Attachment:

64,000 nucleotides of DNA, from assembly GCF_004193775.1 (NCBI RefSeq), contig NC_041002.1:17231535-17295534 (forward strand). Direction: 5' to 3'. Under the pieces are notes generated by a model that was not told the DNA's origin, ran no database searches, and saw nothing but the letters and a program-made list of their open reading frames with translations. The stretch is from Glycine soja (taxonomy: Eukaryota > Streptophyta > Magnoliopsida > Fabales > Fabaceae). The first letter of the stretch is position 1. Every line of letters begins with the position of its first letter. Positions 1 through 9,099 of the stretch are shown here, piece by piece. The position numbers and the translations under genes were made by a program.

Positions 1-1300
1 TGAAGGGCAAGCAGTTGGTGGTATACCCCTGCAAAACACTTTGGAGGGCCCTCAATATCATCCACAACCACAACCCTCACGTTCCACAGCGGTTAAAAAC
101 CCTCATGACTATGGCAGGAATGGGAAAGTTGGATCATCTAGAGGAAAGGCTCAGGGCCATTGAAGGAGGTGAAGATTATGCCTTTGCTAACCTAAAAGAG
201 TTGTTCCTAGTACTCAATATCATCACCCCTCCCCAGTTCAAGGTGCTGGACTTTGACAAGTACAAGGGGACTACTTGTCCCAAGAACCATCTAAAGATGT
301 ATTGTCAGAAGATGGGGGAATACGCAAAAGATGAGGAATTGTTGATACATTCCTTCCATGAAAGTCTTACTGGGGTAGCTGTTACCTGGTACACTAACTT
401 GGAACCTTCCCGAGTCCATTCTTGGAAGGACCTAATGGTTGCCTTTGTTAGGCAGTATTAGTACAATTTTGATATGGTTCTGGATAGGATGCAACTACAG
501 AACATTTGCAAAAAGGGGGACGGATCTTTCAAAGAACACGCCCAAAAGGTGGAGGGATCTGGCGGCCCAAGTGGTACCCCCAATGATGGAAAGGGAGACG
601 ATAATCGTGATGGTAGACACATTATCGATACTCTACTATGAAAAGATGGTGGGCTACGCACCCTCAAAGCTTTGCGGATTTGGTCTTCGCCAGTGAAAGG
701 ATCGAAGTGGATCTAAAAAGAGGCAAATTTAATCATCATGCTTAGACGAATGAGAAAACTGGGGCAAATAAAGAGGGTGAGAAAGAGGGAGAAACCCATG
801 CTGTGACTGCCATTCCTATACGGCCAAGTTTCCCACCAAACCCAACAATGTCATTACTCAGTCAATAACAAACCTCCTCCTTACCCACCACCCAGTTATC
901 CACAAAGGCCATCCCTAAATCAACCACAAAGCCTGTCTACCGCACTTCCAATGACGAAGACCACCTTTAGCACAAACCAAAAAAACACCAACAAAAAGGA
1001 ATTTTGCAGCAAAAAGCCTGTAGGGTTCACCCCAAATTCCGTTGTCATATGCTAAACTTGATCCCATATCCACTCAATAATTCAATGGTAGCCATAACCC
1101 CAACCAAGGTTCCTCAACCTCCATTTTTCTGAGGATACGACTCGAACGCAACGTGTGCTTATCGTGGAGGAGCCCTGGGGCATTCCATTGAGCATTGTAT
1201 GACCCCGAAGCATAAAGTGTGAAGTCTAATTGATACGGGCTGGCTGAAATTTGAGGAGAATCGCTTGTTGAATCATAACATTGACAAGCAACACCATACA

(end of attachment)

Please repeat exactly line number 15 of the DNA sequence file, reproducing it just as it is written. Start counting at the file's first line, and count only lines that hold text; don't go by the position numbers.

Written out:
1201 GACCCCGAAGCATAAAGTGTGAAGTCTAATTGATACGGGCTGGCTGAAATTTGAGGAGAATCGCTTGTTGAATCATAACATTGACAAGCAACACCATACA